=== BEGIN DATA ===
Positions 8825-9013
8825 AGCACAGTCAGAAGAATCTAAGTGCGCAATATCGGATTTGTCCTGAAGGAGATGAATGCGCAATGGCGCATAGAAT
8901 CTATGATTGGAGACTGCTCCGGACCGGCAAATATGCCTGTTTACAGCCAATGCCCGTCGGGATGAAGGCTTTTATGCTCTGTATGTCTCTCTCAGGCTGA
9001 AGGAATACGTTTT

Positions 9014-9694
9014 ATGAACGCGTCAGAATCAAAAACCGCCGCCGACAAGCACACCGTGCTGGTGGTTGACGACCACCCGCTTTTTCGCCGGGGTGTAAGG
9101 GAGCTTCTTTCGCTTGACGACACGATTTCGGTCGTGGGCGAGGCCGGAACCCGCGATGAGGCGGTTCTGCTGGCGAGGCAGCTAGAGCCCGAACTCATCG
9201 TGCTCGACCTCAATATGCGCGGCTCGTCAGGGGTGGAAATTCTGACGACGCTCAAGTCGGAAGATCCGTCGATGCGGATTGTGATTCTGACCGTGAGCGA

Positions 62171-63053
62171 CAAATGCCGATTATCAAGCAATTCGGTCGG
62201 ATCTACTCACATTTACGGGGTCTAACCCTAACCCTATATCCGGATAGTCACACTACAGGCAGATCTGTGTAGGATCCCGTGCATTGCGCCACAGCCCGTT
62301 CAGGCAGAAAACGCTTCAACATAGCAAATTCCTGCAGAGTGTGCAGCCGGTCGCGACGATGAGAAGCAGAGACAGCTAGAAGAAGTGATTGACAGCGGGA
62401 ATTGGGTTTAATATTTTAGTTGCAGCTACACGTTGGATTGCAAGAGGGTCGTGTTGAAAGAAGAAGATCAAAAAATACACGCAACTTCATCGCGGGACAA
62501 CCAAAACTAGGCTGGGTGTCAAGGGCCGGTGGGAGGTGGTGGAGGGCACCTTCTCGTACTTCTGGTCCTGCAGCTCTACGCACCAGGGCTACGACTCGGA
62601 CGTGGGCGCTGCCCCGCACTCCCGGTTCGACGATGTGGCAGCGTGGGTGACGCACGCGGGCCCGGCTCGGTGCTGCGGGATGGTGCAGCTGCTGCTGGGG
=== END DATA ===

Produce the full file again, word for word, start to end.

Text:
Positions 8825-9013
8825 AGCACAGTCAGAAGAATCTAAGTGCGCAATATCGGATTTGTCCTGAAGGAGATGAATGCGCAATGGCGCATAGAAT
8901 CTATGATTGGAGACTGCTCCGGACCGGCAAATATGCCTGTTTACAGCCAATGCCCGTCGGGATGAAGGCTTTTATGCTCTGTATGTCTCTCTCAGGCTGA
9001 AGGAATACGTTTT

Positions 9014-9694
9014 ATGAACGCGTCAGAATCAAAAACCGCCGCCGACAAGCACACCGTGCTGGTGGTTGACGACCACCCGCTTTTTCGCCGGGGTGTAAGG
9101 GAGCTTCTTTCGCTTGACGACACGATTTCGGTCGTGGGCGAGGCCGGAACCCGCGATGAGGCGGTTCTGCTGGCGAGGCAGCTAGAGCCCGAACTCATCG
9201 TGCTCGACCTCAATATGCGCGGCTCGTCAGGGGTGGAAATTCTGACGACGCTCAAGTCGGAAGATCCGTCGATGCGGATTGTGATTCTGACCGTGAGCGA

Positions 62171-63053
62171 CAAATGCCGATTATCAAGCAATTCGGTCGG
62201 ATCTACTCACATTTACGGGGTCTAACCCTAACCCTATATCCGGATAGTCACACTACAGGCAGATCTGTGTAGGATCCCGTGCATTGCGCCACAGCCCGTT
62301 CAGGCAGAAAACGCTTCAACATAGCAAATTCCTGCAGAGTGTGCAGCCGGTCGCGACGATGAGAAGCAGAGACAGCTAGAAGAAGTGATTGACAGCGGGA
62401 ATTGGGTTTAATATTTTAGTTGCAGCTACACGTTGGATTGCAAGAGGGTCGTGTTGAAAGAAGAAGATCAAAAAATACACGCAACTTCATCGCGGGACAA
62501 CCAAAACTAGGCTGGGTGTCAAGGGCCGGTGGGAGGTGGTGGAGGGCACCTTCTCGTACTTCTGGTCCTGCAGCTCTACGCACCAGGGCTACGACTCGGA
62601 CGTGGGCGCTGCCCCGCACTCCCGGTTCGACGATGTGGCAGCGTGGGTGACGCACGCGGGCCCGGCTCGGTGCTGCGGGATGGTGCAGCTGCTGCTGGGG